When I started designing and writing for the next Sleuthhounds game I very quickly ran into an issue with having multiple PCs being able to talk to NPCs (non-playable characters) in the game. If the player could switch between Homes and Ampson and talk to a suspect, then traditionally separate dialog trees would be needed for both characters. That doesn’t seem too bad until you consider the question of how does the player know which character they need to use to get key information from a suspect?
Do I force the player to try one dialog tree from one character and then try the second dialog tree from the other character? That seemed like it would lead to a lot of unimportant dialog for the player to slog through.
Do I setup the dialog trees for both Homes and Ampson so that the player can elicit the same information from the suspect regardless of which detective they’re currently controlling? That seemed like it was simply doubling the amount of implementation work without really giving a lot of value. It already takes a long time to build these games so doubling the work for no value wasn’t an attractive proposition.
Then I got to thinking about the natures of the two characters in my games. As I mentioned above, Ampson is the more people oriented character and Homes less so. It dawned on me that I could both simplify the dialog trees and make them more effective as a game mechanic if, when talking to a suspect, I only presented two options, one for what Ampson would say and one for what Homes would say. Depending on the suspect, I could then have either Ampson’s approach or Homes’s approach be the path of least resistance. And if the player picked the other character? Well, then maybe the suspect would still give the information, but only after the player solves an alternative puzzle.
I got really excited by this idea of having different outcomes based on the character options chosen. It means that the choices a player makes in a dialog actually do have some impact on the play experience in the game, rather than simply being a grocery list of items to chug through. It also means that I can introduce a bit of replayability into the game by having spots where the player has to do different things based on the dialog choices they make.
It’s a new way of approaching dialog and means having to design so-called “alternate paths” into the game. As such, it’s something I’m still experimenting with and need to get a little more practice at. But as I said, it’s quite an interesting and different take to dialog than I can recall ever seeing before.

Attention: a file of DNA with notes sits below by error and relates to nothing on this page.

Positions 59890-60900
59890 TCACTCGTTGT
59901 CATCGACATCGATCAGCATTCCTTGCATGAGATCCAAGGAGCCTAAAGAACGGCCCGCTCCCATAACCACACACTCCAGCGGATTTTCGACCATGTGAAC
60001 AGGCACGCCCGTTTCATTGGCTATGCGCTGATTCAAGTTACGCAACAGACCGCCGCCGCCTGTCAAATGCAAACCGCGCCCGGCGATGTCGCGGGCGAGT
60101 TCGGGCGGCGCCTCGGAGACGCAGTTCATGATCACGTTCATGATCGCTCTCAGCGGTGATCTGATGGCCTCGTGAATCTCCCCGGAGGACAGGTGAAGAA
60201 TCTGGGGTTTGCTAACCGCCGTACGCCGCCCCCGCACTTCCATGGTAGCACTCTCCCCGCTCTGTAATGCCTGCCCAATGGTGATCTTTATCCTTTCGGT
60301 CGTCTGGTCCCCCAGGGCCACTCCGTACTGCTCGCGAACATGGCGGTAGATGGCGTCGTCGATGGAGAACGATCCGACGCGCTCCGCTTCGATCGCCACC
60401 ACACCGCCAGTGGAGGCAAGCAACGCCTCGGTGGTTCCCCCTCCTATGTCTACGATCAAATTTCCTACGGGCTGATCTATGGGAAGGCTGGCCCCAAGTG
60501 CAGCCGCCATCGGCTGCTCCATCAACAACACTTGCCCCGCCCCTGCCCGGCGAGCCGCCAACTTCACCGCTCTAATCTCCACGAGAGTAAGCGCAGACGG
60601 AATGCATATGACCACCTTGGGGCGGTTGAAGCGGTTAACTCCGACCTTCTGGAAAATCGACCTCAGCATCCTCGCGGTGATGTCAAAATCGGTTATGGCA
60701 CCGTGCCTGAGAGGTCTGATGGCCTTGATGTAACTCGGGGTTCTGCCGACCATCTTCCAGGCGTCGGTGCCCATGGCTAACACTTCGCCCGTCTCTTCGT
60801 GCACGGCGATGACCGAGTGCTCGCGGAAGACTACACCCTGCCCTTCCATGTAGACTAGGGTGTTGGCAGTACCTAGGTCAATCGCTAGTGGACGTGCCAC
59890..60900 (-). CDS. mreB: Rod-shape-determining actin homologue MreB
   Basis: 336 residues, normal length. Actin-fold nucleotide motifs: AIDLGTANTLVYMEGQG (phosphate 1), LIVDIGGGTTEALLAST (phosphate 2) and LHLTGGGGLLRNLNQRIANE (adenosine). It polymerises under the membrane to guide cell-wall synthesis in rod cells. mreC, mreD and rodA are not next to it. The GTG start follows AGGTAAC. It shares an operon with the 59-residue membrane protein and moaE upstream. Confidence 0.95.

While I’m quite pleased with how the first two Sleuthhounds games came out, one of the things I wished I could have done better was to include more humour in both games. One of the reasons I couldn’t was because both games, at their heart, have a mystery to solve. As such, when the player is examining and interacting with their environment, they need to be given the facts about what they’re seeing and what’s going on. It’s very hard to do that in dialog and make it funny without the humour obscuring the facts. Most of the dialog has to be played straight so that the player can glean the information they need to have to be able to work their way through the game.
As I started writing dialog for the next Sleuthhounds game I realized I had a wonderful opportunity. If the player was playing as Pureluck Homes and they decided to investigate a bookcase, for example, then Homes could give a factual indication of the contents of the bookcase. As Homes is describing the bookcase, Ampson can then pipe up with humourous asides on the contents. In essence, I can have my cake (providing key facts to the player) and eat it too (incorporating more humour into the dialog).
Having multiple playable characters in the game provides a lot of interesting design opportunities. Opportunities that I believe will allow future Sleuthhounds games to have an even more unique identity and feel from other adventure games that are available.
Beyond the writing and game design, multiple playable characters also has a very real impact on certain production choices. But that’s a tale for another time. Check back next week to see the more practical side of dealing with two characters.